Friday, February 25, 2011

Battles of the Mind: Making It

Do you ever have trouble going to sleep at night because you're worried about "making it"? I do sometimes. Anxious and intimidated I think:

  • I will not make it being a mother, for I have no children.
  • I will not make it as a runner, being an 8:00 to 10:00 minute miler.
  • I will likely not, probably not make it to the top of the heap in corporate america or perhaps not even to the next rung.

Then I shake myself and remember to be thankful for in many ways I have "made it". In no particular order:

  • I have a husband who loves me and whom I love.
  • I have a great women's bible study.
  • I have a job that enables me to live in comfort.

There's more but by this list alone I have "made it" in many important ways.

If I didn't have anything, would I still have made it? Remember Job.  Everything he had, the Lord gave him. Everything I have, the Lord gave me. God took all of Job's haves away not for the purpose of hurting him but to show Satan that Job loved God for nothing. When nothing was left but some questionably useful friends, Job still believed in, prayed to and loved God.

What is worth having in God's sight? I found one thing at least:
"Your beauty....should be that of your inner self, the unfading beauty of a gentle and quiet inner spirit, which is of great worth in God's sight. For this is the way the holy women of the past who put their hope in God used to make themselves be beautiful." I Peter 3:3-5. 

Here's another translation:
"What matters is not your outer appearance - the styling of your hair, the jewelery you wear, the cut of your clothes - but your inner disposition. Cultivate inner beauty, the gentle, gracious kind that God delights in. The holy women of old were beautiful before God that way, and were good, loyal wives to their husbands....You'll be true daughters of Sarah if you do the same, unanxious and unintimidated."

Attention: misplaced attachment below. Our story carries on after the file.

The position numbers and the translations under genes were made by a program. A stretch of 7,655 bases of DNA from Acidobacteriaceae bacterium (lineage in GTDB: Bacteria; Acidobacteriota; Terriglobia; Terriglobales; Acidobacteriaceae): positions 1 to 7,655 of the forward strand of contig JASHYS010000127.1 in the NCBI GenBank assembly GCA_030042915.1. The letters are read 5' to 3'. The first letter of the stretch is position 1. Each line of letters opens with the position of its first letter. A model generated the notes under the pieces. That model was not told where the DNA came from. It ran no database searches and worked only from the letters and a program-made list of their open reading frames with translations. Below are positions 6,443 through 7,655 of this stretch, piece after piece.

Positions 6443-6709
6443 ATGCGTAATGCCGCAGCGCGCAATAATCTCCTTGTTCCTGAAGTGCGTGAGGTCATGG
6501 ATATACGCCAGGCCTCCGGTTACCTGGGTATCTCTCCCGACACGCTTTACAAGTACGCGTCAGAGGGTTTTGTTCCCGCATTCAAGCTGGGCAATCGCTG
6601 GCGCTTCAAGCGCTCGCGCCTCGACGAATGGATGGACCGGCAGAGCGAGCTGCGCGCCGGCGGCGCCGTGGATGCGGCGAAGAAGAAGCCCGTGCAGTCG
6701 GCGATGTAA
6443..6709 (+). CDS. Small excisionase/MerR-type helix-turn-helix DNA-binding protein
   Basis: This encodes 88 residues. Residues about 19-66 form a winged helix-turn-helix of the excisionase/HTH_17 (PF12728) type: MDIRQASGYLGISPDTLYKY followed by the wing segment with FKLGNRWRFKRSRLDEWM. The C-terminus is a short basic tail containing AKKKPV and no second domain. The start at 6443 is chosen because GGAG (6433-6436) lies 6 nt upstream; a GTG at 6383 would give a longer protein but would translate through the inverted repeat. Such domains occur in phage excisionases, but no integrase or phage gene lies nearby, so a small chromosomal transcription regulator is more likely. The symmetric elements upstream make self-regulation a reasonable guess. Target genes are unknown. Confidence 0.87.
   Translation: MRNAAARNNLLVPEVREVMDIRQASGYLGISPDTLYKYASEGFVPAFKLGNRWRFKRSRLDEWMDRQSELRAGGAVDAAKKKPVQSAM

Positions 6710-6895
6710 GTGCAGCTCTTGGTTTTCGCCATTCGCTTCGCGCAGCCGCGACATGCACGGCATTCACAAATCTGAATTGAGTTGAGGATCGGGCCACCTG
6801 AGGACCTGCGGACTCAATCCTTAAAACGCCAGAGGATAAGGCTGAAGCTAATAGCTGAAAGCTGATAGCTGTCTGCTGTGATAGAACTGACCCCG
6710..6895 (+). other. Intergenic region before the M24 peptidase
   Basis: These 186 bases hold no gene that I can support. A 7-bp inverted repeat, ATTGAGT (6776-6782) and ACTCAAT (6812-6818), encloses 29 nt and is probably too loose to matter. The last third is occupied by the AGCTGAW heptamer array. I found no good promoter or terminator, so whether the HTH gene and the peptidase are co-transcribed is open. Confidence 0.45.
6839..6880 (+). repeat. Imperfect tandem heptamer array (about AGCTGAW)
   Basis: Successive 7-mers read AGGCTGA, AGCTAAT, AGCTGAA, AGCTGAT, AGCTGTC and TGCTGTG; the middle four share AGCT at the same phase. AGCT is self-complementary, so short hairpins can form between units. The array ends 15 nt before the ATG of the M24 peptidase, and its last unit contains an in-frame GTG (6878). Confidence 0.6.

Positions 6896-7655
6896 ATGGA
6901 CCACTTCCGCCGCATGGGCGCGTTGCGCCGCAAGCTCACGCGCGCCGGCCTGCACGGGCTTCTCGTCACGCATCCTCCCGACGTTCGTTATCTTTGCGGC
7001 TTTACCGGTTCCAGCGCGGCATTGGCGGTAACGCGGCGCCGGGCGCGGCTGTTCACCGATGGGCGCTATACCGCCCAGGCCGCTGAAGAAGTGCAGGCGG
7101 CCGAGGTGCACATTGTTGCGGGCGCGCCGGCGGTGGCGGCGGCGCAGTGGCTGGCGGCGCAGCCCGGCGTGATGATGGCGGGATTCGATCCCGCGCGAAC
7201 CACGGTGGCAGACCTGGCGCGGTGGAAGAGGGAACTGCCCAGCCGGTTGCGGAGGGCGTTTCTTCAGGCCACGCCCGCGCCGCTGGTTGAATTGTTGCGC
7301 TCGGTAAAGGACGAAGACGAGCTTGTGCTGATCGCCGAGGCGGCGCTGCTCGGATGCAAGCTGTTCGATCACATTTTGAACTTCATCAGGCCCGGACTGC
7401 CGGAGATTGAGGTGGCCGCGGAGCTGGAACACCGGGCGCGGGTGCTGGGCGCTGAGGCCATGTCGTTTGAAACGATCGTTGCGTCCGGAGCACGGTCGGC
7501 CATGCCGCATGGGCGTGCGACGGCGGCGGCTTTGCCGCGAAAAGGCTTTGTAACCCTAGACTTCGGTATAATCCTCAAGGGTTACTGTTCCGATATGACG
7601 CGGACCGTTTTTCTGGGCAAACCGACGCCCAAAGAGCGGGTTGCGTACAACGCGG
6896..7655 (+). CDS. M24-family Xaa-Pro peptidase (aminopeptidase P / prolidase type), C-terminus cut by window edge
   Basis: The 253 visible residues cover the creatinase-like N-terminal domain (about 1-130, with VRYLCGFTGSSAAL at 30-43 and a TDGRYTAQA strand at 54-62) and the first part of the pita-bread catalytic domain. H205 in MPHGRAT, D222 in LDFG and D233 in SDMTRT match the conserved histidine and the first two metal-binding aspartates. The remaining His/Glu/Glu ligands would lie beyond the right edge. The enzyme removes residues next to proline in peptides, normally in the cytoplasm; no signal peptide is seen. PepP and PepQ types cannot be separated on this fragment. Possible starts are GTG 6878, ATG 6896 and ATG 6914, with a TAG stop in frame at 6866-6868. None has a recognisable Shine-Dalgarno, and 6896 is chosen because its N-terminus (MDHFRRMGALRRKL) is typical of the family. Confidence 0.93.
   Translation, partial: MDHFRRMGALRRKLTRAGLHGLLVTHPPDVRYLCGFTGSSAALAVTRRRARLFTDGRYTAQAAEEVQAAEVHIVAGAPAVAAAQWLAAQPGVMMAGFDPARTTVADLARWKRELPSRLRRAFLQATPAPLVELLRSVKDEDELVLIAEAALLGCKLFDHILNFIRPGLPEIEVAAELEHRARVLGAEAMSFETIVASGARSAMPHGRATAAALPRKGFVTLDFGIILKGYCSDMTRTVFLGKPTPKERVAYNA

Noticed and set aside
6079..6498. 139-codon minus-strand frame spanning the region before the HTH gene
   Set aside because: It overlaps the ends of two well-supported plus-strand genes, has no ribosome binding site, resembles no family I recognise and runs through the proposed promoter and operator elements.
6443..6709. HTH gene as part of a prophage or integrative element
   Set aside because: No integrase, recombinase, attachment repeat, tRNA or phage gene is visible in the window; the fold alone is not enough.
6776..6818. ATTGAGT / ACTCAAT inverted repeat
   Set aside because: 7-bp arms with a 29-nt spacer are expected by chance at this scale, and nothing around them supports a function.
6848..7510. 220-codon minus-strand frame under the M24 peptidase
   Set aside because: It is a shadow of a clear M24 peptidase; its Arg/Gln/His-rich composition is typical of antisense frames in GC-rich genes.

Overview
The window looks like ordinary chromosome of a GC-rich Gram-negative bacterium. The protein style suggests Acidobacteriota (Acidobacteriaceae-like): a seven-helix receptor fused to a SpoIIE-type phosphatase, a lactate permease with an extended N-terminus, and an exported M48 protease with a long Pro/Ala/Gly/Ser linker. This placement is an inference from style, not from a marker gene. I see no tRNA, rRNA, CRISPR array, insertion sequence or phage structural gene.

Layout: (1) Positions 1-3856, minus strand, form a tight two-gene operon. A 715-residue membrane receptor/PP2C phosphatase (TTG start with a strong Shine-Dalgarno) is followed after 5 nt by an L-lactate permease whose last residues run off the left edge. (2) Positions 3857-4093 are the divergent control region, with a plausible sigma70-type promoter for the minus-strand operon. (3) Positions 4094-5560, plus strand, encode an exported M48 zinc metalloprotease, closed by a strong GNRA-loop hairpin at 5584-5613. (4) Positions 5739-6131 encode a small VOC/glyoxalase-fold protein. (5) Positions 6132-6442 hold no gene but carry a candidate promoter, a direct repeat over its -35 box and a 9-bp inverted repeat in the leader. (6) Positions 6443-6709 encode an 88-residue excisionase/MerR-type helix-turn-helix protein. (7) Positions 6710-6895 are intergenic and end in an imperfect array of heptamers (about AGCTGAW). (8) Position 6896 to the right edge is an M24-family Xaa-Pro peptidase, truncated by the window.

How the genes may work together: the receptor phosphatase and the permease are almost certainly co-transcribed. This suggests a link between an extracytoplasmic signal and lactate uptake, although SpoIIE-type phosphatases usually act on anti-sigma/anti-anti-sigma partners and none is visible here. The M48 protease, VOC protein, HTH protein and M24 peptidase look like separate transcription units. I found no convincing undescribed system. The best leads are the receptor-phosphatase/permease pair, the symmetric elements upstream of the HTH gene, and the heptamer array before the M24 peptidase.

Having "made it" is putting my hope in God, not being anxious, not being intimidated. The context is what matters in drawing husbands to Christ but it could also be drawing others to Christ. I won't be dressing like a slob anytime soon. However,  I will focus on  "making it" by cultivating inner beauty that God delights in by putting my hope and my trust in God and in his plans for my life. How 'bout you?

Sunday, February 20, 2011

The Value of Vacation

My scattered thoughts about a recent 3 day weekend spent in Portland can be gathered into 3 categories:

Any time you travel there are the blessings of on-time departures, early arrivals and smart, kind personnel.  There are also the things that are not so much.

  • Airport restroom stalls that are too small to change your mind in let alone accommodate your rollaboard and purse
  • Toilet seat covers that are so ephemeral they rip while pulling them out of the holder or float off the seat before you have a chance to weigh them down
  • Airport PA systems that sound like "osknadr;2b'onvoivj[ait" which could be fine except they expect you to respond.

Some very good and long-standing businesses have gone out of business. It's hard to accept that when a business does something so well that it can still go lights out. 

  • Ten 01 - beautiful restaurant with so so food in a fabulous location, no explanation
  • Everett Street Bistro - outstanding breakfast place closed due to multiple defaults on the lease
  • Alu Wine Bar - when we arrived all we saw was a notice of trustee sale

There's something about putting your life in your peripheral vision while on a weekend getaway that helps your back matter sieve through that life for patterns, insight and perspectives. After 3 days of play, on the plane ride home, I had no fewer than 9 epiphanies. These are revelations that change how I live my life.  Almost anything that can give me that kind of insight on how to live is worth it

Wednesday, February 16, 2011

Running Lessons

I've been learning a few things recently through running.  It's funny what you can learn from keeping yourself company for 2 short miles:

  • Of all the sports my body could be suited for, it is most suited for running. Though my stride may not be the most efficient yet, I'm reminded of what Joan Benoit accomplished despite or because of an ungainly gate and I am not discouraged. Though I am not the springest of chickens I'm reminded of what Dara Torres was able to accomplish "too late" in life according to some. I'm inspired by women who peel off the limit stickers and push the envelop of possibility for us all.